There's been much written lately about the benefits associated with colleges adopting the new "flip method" of educational instruction. It makes sense.
But why not experiment with the flip approach in much high school classrooms, too? Costs would go down, and the quality of the educational experience would improve. At least it looks that way to me.
Flipping works as follows. In essence online self-instruction or long distance learning through lectures precedes face-to-face learning and on site discussions. It makes sense to me, and the new leader of MIT believes in it strongly, as can be seen below.
Now all we have to do is overcome the sure-to-come inevitable and strong objections of the well entrenched status quo advocates in the local colleges and high schools who have a vested interest in maintaining the current way of doing things.
What Campuses Can Learn From Online Teaching says this:
"Higher education is at a crossroads not seen since the introduction
of the printing press. At the Massachusetts Institute of Technology and
other campuses, the upheaval today is coming from the technological
change posed by online education. But that's only the half of it. Just
as edX, Coursera, Udacity and other online-learning platforms are
beginning to offer the teaching of great universities at low or no cost,
residential education's long-simmering financial problem is reaching a
Universities have been sharing some of their course content—such as
reading material and videotaped lectures—free online for more than a
decade. (MIT launched OpenCourseWare in 2001.) In the past year,
however, they've developed technology that lets them actually teach in
an interactive format designed specifically for online learning.
Last December, when MIT launched MITx—MIT course content
online—150,000 people from 160 countries signed up for the prototype
course, Circuits and Electronics. The network of students that came
together around it was so powerful that the course's instructor stopped
his teaching assistants from answering questions in the online forum.
The students had said they learned the material better when they helped
each other out.
In the decade that online education has been developing—and we
haven't seen anything yet—the trend toward rising tuition has made the
residential college experience out of reach or ruinously expensive for
many potential students. While the financial pain borne by students is
in the headlines, however, the truth is that universities are straining
to cover the cost of educating them. At MIT, which centers on education
through intensive, hands-on science and engineering research, we have to
invest more than three times as much to educate our undergraduates as
we receive in net tuition (that is, tuition minus financial aid).
The positive development in online learning and the negative trend in
residential-education costs came about independently, but it's now
impossible to consider the future of higher education without thinking
of both. Online education holds the key to making residential education
better and less expensive even as it promises to offer education to many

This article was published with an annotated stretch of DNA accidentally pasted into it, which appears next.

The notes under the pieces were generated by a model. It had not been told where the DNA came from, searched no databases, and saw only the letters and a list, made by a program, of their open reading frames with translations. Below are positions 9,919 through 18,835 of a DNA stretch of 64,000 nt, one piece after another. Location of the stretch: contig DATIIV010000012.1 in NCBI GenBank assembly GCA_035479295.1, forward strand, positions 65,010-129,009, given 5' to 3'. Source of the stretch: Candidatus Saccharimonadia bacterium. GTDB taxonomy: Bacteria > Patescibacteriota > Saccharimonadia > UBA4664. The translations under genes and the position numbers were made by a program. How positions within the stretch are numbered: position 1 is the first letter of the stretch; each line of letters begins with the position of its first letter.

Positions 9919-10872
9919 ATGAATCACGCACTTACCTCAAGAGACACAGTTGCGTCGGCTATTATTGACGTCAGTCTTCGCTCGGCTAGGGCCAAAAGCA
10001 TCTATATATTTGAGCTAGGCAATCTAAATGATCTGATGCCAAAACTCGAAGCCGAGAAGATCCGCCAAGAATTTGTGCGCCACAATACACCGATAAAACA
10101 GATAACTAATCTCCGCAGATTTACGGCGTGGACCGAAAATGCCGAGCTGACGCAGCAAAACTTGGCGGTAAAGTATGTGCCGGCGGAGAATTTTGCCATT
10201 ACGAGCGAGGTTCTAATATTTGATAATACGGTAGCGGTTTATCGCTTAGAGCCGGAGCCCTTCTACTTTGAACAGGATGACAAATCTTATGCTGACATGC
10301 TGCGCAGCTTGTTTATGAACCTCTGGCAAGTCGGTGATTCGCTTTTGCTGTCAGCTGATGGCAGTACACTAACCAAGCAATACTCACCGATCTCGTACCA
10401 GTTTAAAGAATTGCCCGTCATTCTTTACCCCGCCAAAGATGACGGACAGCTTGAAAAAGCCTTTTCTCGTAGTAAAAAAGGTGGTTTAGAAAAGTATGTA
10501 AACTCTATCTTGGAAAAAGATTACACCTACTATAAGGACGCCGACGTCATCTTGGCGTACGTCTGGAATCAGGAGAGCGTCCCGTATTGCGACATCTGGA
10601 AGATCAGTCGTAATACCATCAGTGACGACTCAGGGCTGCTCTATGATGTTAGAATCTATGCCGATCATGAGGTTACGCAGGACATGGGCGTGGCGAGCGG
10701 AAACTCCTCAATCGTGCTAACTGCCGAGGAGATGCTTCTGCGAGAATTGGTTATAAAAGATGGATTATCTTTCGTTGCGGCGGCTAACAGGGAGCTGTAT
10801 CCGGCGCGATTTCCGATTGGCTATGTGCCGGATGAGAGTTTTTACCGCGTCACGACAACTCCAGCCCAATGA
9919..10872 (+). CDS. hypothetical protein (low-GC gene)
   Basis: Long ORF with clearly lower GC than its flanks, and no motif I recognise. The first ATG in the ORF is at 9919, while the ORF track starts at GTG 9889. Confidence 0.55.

millions more people. And the quality of purely online education will
depend on the residential education from which it stems.
How can online education improve the residential experience? At MIT,
we got a hint when we allowed a test set of MIT students to take the
MITx version of Circuits and Electronics, supplemented by weekly contact
with faculty, for credit. They liked the experience and demonstrated
deep comprehension of the material.
Some are calling this model the
"flipped classroom." It puts students in front of faculty when the
students are prepared by material they have learned online—on their own
schedule and at their own pace. Instead of being one of 200 people
sitting for a lecture, a student is in the same room with a professor in
order to have meaningful back-and-forth exchanges.
In the flipped classroom, an online-learning platform's software can
determine a student's learning style and tailor online instruction to
it. For instance, for a variety of problems, some students benefit from
seeing the graphical representation of mathematical answers. That same
software can give a student quizzes embedded in online lectures, provide
instant feedback on his mastery of material, and give him advice on how
to get through the tough stuff.
Given its possible scale, online education may improve the financial
model of residential education.
If a university's courses can be offered
online for small fees to people around the world, we might arrive at a
sweet spot where high numbers of online learners are getting extremely
good value for their fees, and the university that creates the content
is using those fees to serve the mission of the university as a
whole—part of which is to make education, on and off campus, affordable. . . .
Mr. Reif was inaugurated in September as the president of MIT."
The possibilities for greatly improving both our quality and cost of higher education are enormous.
The flipped classroom makes a great deal of common sense and is absolutely doable due to the technological revolution concerning the appropriateness of online learning from the world's leading professors.
Of course, the biggest enemy to all this potential progress will be, as it always is, the firmly entrnched and politically connected status quo.
But a crisis is at hand, so progress will be made. The only questions remaining are how much and how fast.